The full extent of the damage done by the midterm elections to women’s ability to access abortion and other reproductive health care services may not be known for months or years, but one measure we can count: fifty-three new antichoice Republicans were elected to the House, and five to the Senate. In response to the election results, and in anticipation of the amped-up assault on women’s rights, Steph Herold, a young reproductive justice activist, put a call out to women on her Twitter feed: "Time for us to come out. Who’s had an abortion? Show antis we’re not intimidated by scare tactics. Use: #ihadanabortion." The #ihadanabortion hashtag soon swarmed with the first-person accounts of women’s abortion experiences, with thoughtful responses, and with support. But after mainstream media attention, antichoicers joined the fray, with cynicism, suspicion and no small amount of cruelty for women who have had abortions. Aspen Baker, founder of Exhale, representing the "pro-voice" movement, is using a different model of online story-telling: Exhale offers women who’ve had abortions a private online community in which to share their experiences with abortion and support each other. "Through listening and storytelling, in private and in public, online and in-person, the pro-voice movement is building new public discussions that are grounded in the real, lived experiences of women and men with abortion," Aspen writes. The Nation invited the two women to engage in a dialogue about #ihadanabortion, the value of telling abortion stories publicly, and the risks and rewards of online consciousness-raising. —Emily Douglas
Steph Herold: Thanks for getting this started, Emily. I could have started the hashtag this week or last year with the same motivations. Unfortunately, abortion carries a stigma no matter which party is in power. My immediate motivation for this project was a blog post that compared the modern prochoice movement to the gay rights movement in the 1970s. What strengthened the gay rights movement then, according to the author, was individual people coming out, and the general public realizing that homosexuality is more common (and normal!) than they ever imagined. The author of the post posed an interesting question: why don’t we do that for abortion rights? In reality, abortion is a regular part of women’s lives. Why not use Twitter to demonstrate that? I talked to Anna Holmes, founder of and former editor at Jezebel.com, about the idea and she helped me brainstorm exactly what hashtag to use and how to encourage people to share their experiences.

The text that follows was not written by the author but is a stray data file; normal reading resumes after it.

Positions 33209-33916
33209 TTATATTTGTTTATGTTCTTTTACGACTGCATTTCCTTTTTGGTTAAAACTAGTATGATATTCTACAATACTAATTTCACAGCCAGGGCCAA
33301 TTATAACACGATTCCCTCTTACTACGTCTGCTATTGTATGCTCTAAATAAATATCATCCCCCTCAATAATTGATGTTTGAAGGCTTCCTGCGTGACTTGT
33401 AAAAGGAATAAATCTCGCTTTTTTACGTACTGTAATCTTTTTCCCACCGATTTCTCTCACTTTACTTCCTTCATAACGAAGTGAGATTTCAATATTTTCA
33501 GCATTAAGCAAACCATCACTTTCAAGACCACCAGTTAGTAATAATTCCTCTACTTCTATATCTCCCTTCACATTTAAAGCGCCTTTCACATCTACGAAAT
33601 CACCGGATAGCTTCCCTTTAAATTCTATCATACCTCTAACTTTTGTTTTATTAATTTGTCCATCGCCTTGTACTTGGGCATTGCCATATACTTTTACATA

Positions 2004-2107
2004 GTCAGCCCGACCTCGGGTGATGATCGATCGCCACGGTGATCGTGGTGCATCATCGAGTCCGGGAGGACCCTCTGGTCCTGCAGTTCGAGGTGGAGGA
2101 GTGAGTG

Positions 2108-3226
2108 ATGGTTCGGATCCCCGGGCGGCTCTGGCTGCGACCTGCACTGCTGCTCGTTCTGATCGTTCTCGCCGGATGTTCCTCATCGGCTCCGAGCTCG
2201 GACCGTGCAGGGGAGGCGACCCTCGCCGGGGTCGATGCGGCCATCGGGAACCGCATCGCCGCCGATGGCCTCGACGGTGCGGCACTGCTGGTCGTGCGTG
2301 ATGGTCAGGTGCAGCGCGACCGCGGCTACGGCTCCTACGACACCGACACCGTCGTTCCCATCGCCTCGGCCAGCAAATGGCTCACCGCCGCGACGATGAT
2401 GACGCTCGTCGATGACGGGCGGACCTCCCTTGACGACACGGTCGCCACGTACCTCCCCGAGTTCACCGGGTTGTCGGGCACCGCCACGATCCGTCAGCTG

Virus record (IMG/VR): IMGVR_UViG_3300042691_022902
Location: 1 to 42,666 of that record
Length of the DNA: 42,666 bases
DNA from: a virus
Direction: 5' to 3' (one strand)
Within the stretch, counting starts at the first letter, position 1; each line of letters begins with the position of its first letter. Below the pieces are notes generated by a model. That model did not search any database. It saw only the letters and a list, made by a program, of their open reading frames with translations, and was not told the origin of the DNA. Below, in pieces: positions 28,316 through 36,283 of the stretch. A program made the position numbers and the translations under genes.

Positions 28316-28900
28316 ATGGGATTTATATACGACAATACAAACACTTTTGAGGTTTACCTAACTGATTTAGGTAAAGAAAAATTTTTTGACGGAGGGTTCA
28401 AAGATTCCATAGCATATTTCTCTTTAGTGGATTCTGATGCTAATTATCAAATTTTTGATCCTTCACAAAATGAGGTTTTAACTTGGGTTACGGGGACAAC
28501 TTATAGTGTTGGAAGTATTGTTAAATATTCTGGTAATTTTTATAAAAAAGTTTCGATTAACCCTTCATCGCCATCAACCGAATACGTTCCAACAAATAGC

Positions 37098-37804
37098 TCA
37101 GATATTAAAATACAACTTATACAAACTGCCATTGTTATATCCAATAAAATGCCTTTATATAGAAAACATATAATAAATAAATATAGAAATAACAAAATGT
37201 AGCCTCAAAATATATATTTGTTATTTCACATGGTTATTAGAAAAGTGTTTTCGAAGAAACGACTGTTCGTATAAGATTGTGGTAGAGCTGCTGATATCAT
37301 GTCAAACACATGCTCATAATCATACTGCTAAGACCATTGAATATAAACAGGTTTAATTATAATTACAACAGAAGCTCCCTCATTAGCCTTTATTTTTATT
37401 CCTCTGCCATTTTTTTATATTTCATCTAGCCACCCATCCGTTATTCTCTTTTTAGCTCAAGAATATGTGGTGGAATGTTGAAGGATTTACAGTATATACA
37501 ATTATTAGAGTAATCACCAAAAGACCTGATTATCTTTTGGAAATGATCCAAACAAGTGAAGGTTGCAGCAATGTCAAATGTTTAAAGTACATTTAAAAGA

There are many websites that allow women to tell their stories in longer form (such as ImNotSorry.net and 45 Million Voices), but I’ve never seen this kind of campaign on Twitter. It’s easier to write a sentence or two about your abortion than it is to write a blog post. Twitter opens up this conversation to a broader audience—it’s not just for the prochoice community. This hashtag has the potential to reach a new audience, to reach women who haven’t yet found a venue to share their stories.
There have been all kinds of abortion stories on the hashtag, ranging from women who had abortions before they were legal in the US to women who had an abortion last month. There is such a diversity of abortion experiences on the hashtag, which I love because it mimics reality: there is no "average" abortion story.
Before mainstream media covered the hashtag, it was mostly women showing their support for each other’s reproductive choices. Now that it’s all over the media, the hashtag has unfortunately become another Internet abortion flame war zone. While perhaps I could’ve predicted that, it is disappointing. I don’t think reading some of the cruel antichoice comments will shock women new to sharing their abortion experiences, though perhaps the audacity and persistence of antichoice hatred will. Part of the risk of coming out is exposing yourself to the antichoice hatred that is on Twitter. From what I’ve seen on the hashtag, antis seem less concerned with targeting specific women than spamming the hashtag with misinformation and cruel comments.